The feral mermaids and sea sorceresses include Hedy Lamaar, whose first role was in a swimming nude scene that got her name around Hollywood very quickly. In those days, it was extremely risque.
No list of Cinema Mermaids would be complete without the awe-inspiringly beautiful Sophia Loren, and in her role in Boy On a Dolphin, as an Earthy and yet Sea-bound Mediterranean goddess-like woman, her water-soaked blouse captured the entire generation of men, I'm sure, who first saw that film. Her posters of those scenes have always and still continue to be best-sellers.
The entrancingly beautiful Glynnis Johns, who starred in a pair of great mermaid film tales as the ever-alluring Miranda - a playfully seductive and man-crazy Cornish mermaid - brought the open quality of an entirely innocent sensual playmate to her character.
Her immense and gorgeous eyes could alone whittle a man down to her level - since she always had to lean or sit, her tail concealed while o�n land, all the men were anxious to stoop down, to scoop her up in their arms, to allow her compliments to enthrall them, and to offer her marriage vows en masse, while the hapless former girlfriends could o�nly steep in envy.
A complicated mix of tailed temptress and sex kitten, Johns' mermaid embodies all of the myriad moods of the Mers, since even she, sweet and wild, was not beyond kidnapping and keeping men in her underwater cave for as long as they pleased her, after she'd pulled them physically out of their boats, and her unabashed adoration of the male physique and of love-making set her apart from the rest of the mermaids parading throughout screen history.
John's Miranda brought about the first lovely mermaid in living color, and her long locks, her silvery tail, the waistband of pearls, and her undersea treasure chest, plus her mellodious coloratura and hyper-femininity, added to her mind powers and her worldly-wise way of dealing with female rivals are so entertaining, that she heads our list for best Mermaid in the Movies of all!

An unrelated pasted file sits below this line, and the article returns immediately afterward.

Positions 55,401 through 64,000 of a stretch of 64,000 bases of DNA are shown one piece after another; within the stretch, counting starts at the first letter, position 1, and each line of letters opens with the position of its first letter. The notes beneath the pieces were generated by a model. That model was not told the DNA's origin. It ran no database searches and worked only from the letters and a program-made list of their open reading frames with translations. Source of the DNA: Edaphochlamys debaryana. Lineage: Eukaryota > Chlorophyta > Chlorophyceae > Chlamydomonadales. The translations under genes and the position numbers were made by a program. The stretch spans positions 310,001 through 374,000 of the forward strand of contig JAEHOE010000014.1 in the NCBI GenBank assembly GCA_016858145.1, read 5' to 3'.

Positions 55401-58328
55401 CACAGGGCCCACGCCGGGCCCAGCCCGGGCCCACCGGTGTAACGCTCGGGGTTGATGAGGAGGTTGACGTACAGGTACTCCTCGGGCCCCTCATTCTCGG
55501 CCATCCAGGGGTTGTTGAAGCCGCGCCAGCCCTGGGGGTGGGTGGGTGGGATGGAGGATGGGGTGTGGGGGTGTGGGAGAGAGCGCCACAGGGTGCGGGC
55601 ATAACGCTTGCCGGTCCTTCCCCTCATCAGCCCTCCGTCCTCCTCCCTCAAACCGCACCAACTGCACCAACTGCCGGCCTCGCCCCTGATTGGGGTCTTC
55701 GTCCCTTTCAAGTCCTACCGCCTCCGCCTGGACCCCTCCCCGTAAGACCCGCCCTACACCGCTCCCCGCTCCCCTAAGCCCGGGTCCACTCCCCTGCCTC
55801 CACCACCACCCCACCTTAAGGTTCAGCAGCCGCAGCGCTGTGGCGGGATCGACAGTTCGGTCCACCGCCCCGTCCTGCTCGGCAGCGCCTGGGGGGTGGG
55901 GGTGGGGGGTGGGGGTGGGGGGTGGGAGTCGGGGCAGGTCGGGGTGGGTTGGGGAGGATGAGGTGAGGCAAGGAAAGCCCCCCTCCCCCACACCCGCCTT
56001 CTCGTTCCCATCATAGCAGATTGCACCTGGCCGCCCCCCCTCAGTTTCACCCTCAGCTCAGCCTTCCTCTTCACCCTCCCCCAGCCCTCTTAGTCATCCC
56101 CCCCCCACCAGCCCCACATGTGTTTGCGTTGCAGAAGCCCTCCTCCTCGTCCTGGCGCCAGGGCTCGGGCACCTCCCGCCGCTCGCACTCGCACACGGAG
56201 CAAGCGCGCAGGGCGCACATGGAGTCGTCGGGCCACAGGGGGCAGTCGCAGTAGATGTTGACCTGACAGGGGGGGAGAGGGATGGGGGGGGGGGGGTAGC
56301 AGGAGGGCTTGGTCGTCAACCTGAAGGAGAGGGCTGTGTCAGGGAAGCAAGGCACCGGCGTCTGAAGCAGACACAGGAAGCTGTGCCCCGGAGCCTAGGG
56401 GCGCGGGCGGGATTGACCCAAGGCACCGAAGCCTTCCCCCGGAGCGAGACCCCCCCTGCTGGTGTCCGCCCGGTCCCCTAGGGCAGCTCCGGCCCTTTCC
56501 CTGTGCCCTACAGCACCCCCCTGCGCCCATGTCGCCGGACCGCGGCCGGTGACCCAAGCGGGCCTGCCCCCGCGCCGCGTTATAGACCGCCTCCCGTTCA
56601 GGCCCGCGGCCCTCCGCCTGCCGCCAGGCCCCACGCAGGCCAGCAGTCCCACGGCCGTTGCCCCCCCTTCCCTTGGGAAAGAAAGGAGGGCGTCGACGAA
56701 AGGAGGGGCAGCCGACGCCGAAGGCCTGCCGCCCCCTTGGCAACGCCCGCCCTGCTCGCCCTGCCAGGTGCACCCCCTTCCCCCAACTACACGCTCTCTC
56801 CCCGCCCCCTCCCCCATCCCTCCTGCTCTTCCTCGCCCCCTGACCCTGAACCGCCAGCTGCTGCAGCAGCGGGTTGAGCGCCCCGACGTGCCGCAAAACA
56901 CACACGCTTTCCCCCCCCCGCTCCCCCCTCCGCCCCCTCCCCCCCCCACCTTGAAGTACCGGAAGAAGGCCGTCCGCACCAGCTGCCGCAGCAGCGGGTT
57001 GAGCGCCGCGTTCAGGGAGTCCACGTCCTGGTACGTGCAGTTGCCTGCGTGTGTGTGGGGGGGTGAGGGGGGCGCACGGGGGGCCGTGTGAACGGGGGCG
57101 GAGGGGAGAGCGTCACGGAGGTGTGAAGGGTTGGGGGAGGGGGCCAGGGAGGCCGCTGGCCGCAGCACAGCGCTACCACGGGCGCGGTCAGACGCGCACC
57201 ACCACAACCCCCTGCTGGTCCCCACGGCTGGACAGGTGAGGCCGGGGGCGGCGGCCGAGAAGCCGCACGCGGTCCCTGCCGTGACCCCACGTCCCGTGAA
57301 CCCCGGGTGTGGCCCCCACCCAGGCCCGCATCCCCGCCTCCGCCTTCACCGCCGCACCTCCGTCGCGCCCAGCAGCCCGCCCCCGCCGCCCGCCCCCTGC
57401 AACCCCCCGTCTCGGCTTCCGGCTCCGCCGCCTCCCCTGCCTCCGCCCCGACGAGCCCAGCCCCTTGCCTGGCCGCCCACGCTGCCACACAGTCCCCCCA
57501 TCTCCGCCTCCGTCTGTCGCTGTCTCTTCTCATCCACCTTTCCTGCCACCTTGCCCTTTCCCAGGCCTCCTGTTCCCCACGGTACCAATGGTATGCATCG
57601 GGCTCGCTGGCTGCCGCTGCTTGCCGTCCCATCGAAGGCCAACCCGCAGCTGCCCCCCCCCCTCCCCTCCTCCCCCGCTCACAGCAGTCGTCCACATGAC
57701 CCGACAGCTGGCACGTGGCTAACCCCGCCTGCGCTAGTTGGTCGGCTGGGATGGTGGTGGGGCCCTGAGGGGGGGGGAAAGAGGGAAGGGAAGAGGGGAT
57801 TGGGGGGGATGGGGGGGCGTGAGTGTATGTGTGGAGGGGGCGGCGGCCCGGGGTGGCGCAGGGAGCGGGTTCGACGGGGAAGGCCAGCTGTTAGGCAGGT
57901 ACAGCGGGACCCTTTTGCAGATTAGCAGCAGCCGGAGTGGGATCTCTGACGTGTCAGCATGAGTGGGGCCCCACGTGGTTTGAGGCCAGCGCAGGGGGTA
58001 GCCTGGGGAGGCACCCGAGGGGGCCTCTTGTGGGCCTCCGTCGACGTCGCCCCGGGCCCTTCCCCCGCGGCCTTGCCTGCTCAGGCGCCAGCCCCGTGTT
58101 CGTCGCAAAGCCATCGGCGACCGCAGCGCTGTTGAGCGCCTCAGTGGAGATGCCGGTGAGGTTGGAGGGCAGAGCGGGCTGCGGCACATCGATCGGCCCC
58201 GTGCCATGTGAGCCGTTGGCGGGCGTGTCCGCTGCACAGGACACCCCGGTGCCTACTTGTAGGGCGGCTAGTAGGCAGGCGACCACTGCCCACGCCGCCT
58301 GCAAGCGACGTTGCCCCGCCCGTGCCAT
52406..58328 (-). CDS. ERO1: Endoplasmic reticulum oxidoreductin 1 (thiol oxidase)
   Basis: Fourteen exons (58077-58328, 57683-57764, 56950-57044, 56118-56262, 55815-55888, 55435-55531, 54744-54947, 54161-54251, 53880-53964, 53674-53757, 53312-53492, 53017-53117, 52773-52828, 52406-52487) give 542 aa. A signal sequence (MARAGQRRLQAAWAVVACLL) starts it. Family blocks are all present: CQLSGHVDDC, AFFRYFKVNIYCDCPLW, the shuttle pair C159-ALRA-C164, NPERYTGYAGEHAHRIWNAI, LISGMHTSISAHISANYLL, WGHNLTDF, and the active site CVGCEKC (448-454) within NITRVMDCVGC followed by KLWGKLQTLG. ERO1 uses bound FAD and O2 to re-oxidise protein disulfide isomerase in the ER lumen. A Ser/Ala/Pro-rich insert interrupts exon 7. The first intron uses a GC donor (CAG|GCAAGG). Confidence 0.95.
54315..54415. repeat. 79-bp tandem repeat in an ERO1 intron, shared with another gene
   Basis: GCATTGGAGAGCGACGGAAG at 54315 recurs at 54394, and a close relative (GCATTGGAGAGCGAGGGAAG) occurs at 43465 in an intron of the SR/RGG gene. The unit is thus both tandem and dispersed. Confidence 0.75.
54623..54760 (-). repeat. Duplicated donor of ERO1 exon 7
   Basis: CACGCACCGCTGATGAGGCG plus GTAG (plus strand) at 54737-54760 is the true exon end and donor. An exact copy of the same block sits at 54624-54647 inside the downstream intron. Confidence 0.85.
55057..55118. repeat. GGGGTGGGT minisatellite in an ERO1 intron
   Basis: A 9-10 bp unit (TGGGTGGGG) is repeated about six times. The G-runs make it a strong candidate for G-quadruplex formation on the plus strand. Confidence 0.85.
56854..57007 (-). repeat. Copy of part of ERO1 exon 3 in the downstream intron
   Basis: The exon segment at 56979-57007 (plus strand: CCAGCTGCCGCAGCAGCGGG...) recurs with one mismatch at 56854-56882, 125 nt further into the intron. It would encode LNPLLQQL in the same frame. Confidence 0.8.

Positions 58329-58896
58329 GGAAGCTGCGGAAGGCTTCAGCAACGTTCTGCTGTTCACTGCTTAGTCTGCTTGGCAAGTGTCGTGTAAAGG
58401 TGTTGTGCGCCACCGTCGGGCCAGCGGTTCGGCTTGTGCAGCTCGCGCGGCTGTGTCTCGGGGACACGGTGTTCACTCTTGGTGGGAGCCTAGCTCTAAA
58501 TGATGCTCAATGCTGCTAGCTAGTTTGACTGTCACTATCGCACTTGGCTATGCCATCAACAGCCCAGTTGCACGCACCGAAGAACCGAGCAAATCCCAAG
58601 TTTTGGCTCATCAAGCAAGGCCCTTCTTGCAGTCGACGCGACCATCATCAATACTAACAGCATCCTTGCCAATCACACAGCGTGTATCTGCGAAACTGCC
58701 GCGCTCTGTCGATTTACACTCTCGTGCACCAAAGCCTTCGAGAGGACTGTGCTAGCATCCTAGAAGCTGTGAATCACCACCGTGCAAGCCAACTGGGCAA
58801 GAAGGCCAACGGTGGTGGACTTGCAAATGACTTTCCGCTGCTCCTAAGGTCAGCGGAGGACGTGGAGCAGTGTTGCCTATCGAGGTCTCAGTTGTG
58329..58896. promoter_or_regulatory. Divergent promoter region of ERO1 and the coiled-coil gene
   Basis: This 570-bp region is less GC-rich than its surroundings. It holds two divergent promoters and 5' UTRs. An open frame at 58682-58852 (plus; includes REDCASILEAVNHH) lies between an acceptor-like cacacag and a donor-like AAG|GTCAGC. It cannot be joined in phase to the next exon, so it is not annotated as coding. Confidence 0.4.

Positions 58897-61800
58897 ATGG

Rent Miranda and Mad About Men today!
The great trio of English Mermaid Movies in the
Fifties where Glynis Johns plays the most unforgettable mermaid so far in all of cinema history are great in every way!
Rent them all and have yourself a Mermaid Party!
The adorable film, Mr. Peabody and the Mermaid, was half and half - the mermaid was real, she was half sex kitten and half girl-next-door, and so the theme was not outrageous enough to ban it from the theaters of
the time. Rent it and enjoy!
So, these alluringly pouting princesses of the sea have stolen hearts for a long-long time, and the idea of the temptreses with tails just won't go away!
There are so many notable mermaidish actresses in the cinema, that I'll keep adding to this merlist.
Entrancingly Soulful Mermaids
Since Dennis Hopper has died, it's nice that TCM has begun showing more of his early work.